Arguments for no change in land laws are wrong

Commenting on negative reactions to progressive land reform measures from traditional private land ownership interests, David Cameron, Chair of Community Land Scotland, said,

“Comments flying around from some traditional private landed interests suggesting the land reform proposals from the Scottish Government will bring to an end populated rural communities, are completely over the top.

“They seem to forget that there is more than one way to own and manage land, not just their way. A number of communities now own substantial estates and are showing that new ownership does not end employment or investment, or result in depopulation, indeed the reverse is true.

“In a study of economic indicators of community owned estates published earlier this year, the community owners involved were out-performing the previous private owners. More jobs were being created, not fewer; more investment in the land, in housing and in creating workspace was being delivered, not less. Community owners employ gamekeepers and other land based staff, within a mix of other employments; this is not just the province of the traditional landed gentry.

“Community owners will remain focussed on creating a better future for their communities and we see the overall package of proposed land reform proposals as positively beneficial to that cause. These proposals are about promoting more community power with the state acting to ensure the public interest is met and is a principal consideration in the land ownership and management of the future.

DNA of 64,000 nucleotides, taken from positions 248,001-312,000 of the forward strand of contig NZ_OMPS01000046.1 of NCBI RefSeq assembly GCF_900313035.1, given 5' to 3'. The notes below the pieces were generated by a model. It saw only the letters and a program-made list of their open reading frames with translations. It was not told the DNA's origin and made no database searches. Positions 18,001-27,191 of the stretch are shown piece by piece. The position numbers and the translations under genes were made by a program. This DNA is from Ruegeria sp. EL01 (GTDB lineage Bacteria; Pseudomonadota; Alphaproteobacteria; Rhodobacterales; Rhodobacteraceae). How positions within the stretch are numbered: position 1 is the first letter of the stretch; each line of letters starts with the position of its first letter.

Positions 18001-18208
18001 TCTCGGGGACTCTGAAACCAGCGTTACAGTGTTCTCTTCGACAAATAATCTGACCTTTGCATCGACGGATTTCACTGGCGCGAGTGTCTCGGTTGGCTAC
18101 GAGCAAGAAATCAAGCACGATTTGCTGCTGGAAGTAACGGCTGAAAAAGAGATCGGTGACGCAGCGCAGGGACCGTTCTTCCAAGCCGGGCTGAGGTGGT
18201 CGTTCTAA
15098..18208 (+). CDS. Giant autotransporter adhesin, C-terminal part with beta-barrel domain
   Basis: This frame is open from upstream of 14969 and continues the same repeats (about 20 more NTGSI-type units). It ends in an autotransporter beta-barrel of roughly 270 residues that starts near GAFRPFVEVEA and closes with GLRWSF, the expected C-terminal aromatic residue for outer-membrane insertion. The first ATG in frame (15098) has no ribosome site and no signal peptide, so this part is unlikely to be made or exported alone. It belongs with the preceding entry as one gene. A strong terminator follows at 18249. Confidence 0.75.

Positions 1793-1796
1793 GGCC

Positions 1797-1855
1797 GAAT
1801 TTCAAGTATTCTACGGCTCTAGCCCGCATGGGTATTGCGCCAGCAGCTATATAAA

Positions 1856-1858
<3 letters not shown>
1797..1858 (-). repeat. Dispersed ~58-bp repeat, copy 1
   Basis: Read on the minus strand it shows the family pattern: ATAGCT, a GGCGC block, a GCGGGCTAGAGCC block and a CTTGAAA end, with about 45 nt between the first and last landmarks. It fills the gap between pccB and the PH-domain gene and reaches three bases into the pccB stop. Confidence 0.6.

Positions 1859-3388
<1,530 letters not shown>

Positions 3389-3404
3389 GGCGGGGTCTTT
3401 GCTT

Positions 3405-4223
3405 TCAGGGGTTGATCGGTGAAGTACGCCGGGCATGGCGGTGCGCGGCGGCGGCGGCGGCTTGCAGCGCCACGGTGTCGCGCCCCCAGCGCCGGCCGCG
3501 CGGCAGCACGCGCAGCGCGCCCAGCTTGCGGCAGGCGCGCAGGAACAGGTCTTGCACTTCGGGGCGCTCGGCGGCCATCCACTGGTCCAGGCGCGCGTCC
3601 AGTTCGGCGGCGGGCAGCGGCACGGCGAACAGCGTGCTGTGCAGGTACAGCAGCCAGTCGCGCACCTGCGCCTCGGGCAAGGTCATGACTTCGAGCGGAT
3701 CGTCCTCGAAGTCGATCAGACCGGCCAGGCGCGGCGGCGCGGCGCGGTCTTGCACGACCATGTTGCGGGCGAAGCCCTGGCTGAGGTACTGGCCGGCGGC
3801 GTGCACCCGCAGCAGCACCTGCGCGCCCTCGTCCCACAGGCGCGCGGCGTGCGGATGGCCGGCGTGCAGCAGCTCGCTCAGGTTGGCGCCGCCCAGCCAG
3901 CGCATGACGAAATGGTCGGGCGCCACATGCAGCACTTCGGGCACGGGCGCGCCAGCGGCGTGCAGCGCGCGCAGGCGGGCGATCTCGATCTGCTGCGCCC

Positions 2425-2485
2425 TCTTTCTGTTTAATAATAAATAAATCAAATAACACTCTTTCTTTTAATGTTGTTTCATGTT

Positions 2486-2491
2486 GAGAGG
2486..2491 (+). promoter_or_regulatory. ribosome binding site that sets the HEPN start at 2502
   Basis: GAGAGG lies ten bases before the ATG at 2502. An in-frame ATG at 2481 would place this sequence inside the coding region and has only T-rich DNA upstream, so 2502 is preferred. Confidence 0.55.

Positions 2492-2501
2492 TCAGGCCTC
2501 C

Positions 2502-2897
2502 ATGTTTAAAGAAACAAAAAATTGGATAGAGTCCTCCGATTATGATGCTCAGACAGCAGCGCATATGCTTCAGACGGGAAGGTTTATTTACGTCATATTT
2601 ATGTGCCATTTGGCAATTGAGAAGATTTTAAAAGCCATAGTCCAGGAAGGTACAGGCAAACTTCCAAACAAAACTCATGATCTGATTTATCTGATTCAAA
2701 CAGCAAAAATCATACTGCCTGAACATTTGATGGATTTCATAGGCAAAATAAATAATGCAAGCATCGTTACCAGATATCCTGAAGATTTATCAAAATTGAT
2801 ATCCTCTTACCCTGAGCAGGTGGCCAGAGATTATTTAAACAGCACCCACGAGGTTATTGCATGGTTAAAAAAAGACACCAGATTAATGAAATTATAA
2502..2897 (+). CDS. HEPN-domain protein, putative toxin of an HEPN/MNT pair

“Comments made that large private estates have subsidised communities and the people who live in those communities for a long time, imply that the natives ought to be jolly grateful for this assumed beneficial largesse. Well, if land reform or subsidising large estates is too much of a burden for some people, maybe they should step aside and let others have a go. This is something that many communities would be keen to do but have not been allowed that opportunity for generations because of our ancient land ownership arrangements.

“Change and modernisation of a suite of our land laws and practises is long overdue and it is now time to get on and deliver that change for the wider public good and to open more opportunity for more people.”